Birmingham AL Collaborative Divorce Law Blog

Monday, January 13, 2014

Protecting the Stay-at-Home Spouse: Exploring the Wisdom of a Postnup Agreement

You may have read an article on recently about a concept that at first sounds strange: development of a postnuptial agreement, or “postnup.” As you might imagine, the postnuptial agreement is similar to a more-familiar concept, the prenuptial agreement (or prenup) that is put into place before getting married to protect both parties in the event of a divorce.

In this instance, though, the postnup comes after marriage and can make a world of difference in your life, especially if you are a stay-at-home mom/dad or planning to leave the work force to become one.

Is a postnup agreement wise, or even necessary? Here, we’ll explore the wisdom of this type of agreement and why you may want to consider signing one.

The Purpose of the Postnup

As with a prenup, a postnup is designed to legally protect both parties and their interests in the event of a divorce.

No one plans on getting divorced, naturally, but both agreements recognize the reality of the world in which we live: divorce happens, and quite often. In the United States, an estimated 40 to 50 percent of first marriages and 60 percent of second marriages end in divorce. Unfortunately, Alabama has one of the highest rates of divorce in the nation.

A postnup agreement is a means by which you and your spouse can memorialize and protect the promises you make to one another after marriage while your intentions toward one another are clear. One such application would be to use a postnup to recognize a couples’ agreement to have one spouse leave the work force to stay-at-home with the children.  In such instance, the postnup can provide a means for recognizing that the stay at home parent is giving up present and future earnings in order to take care of the children, which is a vital service to the family and one for which he or she should be compensated in the event of a divorce.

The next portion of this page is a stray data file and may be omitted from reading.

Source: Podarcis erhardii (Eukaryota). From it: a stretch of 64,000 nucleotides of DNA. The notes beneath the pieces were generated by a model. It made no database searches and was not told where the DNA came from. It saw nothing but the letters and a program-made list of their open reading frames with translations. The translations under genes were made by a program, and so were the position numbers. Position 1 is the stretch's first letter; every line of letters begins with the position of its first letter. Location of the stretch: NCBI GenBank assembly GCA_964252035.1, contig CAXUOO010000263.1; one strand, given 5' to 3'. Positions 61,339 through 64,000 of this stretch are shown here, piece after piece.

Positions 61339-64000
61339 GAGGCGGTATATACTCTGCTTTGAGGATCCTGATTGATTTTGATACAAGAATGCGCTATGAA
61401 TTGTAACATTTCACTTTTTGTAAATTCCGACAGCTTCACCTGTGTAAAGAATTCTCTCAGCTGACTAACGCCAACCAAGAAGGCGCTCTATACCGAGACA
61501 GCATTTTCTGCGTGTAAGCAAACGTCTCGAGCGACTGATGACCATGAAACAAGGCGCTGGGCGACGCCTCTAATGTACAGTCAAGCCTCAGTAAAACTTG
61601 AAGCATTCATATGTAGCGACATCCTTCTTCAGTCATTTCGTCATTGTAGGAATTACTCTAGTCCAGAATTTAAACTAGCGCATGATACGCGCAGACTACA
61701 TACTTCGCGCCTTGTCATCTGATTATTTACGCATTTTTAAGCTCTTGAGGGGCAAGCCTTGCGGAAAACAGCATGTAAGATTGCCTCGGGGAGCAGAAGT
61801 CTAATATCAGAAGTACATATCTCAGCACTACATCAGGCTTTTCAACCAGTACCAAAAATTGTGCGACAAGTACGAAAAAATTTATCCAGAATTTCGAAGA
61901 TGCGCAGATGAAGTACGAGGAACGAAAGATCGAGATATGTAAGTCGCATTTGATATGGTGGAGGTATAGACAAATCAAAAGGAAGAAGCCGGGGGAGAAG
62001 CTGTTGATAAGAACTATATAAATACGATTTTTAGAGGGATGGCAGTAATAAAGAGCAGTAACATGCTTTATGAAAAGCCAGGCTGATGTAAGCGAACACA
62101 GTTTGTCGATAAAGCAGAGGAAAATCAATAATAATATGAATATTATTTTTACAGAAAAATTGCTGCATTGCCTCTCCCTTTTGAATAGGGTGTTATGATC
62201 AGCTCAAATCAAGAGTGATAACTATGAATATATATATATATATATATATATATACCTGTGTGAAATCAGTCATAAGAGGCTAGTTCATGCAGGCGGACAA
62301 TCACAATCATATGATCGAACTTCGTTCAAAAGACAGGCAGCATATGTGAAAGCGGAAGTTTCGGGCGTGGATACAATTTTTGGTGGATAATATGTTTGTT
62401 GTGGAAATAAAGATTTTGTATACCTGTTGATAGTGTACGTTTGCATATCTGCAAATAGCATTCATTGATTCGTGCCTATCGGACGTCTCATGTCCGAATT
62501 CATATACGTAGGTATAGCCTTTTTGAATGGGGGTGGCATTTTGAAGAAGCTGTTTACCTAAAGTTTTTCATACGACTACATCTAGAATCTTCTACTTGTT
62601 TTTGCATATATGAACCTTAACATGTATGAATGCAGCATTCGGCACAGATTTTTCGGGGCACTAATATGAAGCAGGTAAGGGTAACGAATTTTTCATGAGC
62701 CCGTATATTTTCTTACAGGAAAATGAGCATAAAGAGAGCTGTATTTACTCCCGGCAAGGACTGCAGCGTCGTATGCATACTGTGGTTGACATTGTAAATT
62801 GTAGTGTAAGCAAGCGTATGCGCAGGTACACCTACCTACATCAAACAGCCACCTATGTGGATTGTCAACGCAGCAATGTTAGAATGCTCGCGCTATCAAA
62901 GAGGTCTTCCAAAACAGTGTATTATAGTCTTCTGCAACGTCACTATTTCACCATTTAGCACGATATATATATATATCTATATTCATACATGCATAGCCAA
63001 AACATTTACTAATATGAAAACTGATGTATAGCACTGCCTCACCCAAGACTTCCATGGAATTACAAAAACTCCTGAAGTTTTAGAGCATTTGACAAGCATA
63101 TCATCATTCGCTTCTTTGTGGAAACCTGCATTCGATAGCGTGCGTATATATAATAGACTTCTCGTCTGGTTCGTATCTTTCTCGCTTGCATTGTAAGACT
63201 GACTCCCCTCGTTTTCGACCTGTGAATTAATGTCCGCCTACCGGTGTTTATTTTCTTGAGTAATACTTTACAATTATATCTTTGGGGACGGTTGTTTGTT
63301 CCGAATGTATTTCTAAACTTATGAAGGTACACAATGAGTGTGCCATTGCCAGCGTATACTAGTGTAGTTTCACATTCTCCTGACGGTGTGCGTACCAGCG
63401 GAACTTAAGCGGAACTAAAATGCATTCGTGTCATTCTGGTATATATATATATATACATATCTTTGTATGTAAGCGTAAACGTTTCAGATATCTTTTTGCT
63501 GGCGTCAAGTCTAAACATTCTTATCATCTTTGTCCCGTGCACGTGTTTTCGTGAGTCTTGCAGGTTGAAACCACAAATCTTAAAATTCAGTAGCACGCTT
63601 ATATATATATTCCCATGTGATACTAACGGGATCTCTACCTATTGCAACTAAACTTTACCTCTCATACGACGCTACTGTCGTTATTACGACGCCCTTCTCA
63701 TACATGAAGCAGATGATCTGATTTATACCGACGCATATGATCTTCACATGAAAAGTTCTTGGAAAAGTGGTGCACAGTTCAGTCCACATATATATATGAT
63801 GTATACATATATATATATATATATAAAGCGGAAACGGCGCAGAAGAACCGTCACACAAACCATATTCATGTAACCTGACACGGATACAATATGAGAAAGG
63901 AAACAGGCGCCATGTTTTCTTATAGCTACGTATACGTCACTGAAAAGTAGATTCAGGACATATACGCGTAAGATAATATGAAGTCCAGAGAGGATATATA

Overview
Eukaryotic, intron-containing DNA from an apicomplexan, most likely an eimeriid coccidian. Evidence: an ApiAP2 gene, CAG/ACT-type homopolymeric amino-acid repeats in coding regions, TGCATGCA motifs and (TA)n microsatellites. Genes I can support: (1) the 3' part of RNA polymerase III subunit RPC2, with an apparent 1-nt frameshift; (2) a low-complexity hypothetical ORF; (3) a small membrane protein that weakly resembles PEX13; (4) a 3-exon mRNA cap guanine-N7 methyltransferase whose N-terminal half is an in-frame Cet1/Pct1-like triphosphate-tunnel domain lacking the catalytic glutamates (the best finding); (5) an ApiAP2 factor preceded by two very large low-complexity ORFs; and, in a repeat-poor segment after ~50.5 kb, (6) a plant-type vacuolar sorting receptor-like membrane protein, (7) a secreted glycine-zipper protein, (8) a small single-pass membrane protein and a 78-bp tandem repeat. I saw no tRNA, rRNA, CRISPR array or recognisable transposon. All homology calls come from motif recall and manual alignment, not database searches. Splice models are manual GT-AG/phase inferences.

Is a Postnup Necessary?

To examine the potential necessity of a postnup agreement, it may help you to review a few key stats concerning stay-at-home spouses and the economic impact of forgoing work and starting and raising a family.

The average age of a first-time mother in the U.S. is 25. During the mid-to-late 20’s is a crucial period for career-building for men and women alike. The median income for a person aged 25-34 is $32,000. The median income for a person aged 35 is $35,856. Leaving the work force for 10 years to be a dedicated stay-at-home parent, then, could result in a loss of $320,000 in income and being behind by $3,000 per year in salary compared to those who have been in the work force for a decade.

Those are just median figures, as well. For spouses who achieve higher education, the gap grows. A person with a Bachelor’s degree makes a median income of $51,168; with a Master’s degree, it is $62,400. Not being able to work to capitalize on education – or not being able to obtain higher levels of education – can result in a substantial loss of earning power for each year spent at home and not in the work force.

Factor in lost promotions and lost business opportunities and the financial loss becomes even greater.

Those considering the need to forego one income in order to best provide for the needs of a growing family may want to consider a postnup as a means to protect themselves financially.

Should you sign a postnup? You may want to consult with a family law attorney to explore this option.  If you would like to schedule a consultation with an attorney at Nolan Byers, PC, please complete a consultation form available at

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